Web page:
The True Importance of ... This work has been published in the Teen Ink monthly print magazine.


   I learned the most about my life when I thought I was going to lose it. Ilearned about myself, who my real friends are and what is reallyimportant.

Last November I was sick again with my chronicillness: cyclic vomiting syndrome.* I had dealt with it often, but thistime was different; it was worse. After lying on the couch for a fewdays because I didn't have the energy or coordination to walk, I startedto believe I was dying. I couldn't keep my eyes open, feel my body,distinguish time or remember the past few days. I hadn't been able toeat or drink anything for days. Finally, I used all my energy andwhispered, "I love you, Mom," and passed out.

I wassurprised to wake up in the hospital, and terrified because I didn'tremember going there. I had already been hospitalized for two days. Icouldn't eat and could barely drink; I lived on ice for a week. Some ofmy friends and family called or sent flowers and candy.

I stayedin the cancer and terminal illness section of the hospital for fourdays. I visited with two boys my age who had been there for months. Theyknew they were there for the rest of their lives, which probablywouldn't be much longer. One of them didn't even have any contact withhis family. I wanted to cry, but realizing they probably didn't want mypity, I didn't. Being there and seeing them made me realize how valuablefamily and life are, and how unimportant other things are.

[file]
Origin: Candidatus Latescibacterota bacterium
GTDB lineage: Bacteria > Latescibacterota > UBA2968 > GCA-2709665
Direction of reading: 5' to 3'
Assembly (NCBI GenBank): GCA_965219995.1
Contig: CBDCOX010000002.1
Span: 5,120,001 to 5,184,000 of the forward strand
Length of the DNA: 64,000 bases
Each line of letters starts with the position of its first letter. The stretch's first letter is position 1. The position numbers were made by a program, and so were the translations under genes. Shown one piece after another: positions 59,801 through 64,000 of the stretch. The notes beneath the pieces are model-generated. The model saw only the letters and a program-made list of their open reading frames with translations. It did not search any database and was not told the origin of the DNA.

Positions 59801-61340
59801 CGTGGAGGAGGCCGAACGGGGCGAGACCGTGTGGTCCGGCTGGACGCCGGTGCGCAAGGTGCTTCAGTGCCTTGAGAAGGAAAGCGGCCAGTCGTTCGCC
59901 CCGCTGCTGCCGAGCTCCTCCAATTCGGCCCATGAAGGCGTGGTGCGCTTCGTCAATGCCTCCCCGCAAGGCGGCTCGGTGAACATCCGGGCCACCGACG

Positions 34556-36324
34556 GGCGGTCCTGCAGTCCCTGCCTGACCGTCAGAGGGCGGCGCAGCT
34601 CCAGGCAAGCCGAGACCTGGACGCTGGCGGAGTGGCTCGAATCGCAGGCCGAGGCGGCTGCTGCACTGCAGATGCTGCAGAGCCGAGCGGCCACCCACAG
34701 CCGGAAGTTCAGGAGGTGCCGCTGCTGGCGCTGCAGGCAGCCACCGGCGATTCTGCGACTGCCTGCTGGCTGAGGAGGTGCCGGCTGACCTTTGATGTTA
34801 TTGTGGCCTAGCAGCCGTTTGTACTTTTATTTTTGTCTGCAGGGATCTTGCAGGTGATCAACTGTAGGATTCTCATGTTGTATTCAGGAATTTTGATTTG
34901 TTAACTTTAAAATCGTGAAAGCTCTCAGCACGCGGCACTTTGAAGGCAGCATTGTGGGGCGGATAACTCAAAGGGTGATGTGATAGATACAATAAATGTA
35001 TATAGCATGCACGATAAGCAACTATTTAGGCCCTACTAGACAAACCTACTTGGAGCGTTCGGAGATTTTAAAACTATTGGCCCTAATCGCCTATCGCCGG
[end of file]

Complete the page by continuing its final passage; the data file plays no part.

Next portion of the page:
When Iwas discharged I spent two days in bed at home. I forced myself toreturn to school, but with a very different attitude. I quit being sohard on myself and trying to please everyone else. Now, I just want tomake myself happy. I may not be quiet and make 110% in every classanymore, but that's not the best part of life. I still work hard, but Idon't take on more projects than I can handle and instead do more formyself. I don't concentrate on the quantity of friends I have; instead Ilook for quality. I try harder to get along with my family. Even thoughit's very difficult, I know it's worth it.



*CyclicVomiting Syndrome is an uncommon, unexplained disorder of children andsome adults that is characterized by recurrent, prolonged episodes ofsevere nausea, vomiting and prostration with no apparent cause. Thepatient is generally well between episodes.

- from the officialhome page of the Cyclic Vomiting Syndrome Association

This work has been published in the Teen Ink monthly print magazine. This piece has been published in Teen Ink’s monthly print magazine.






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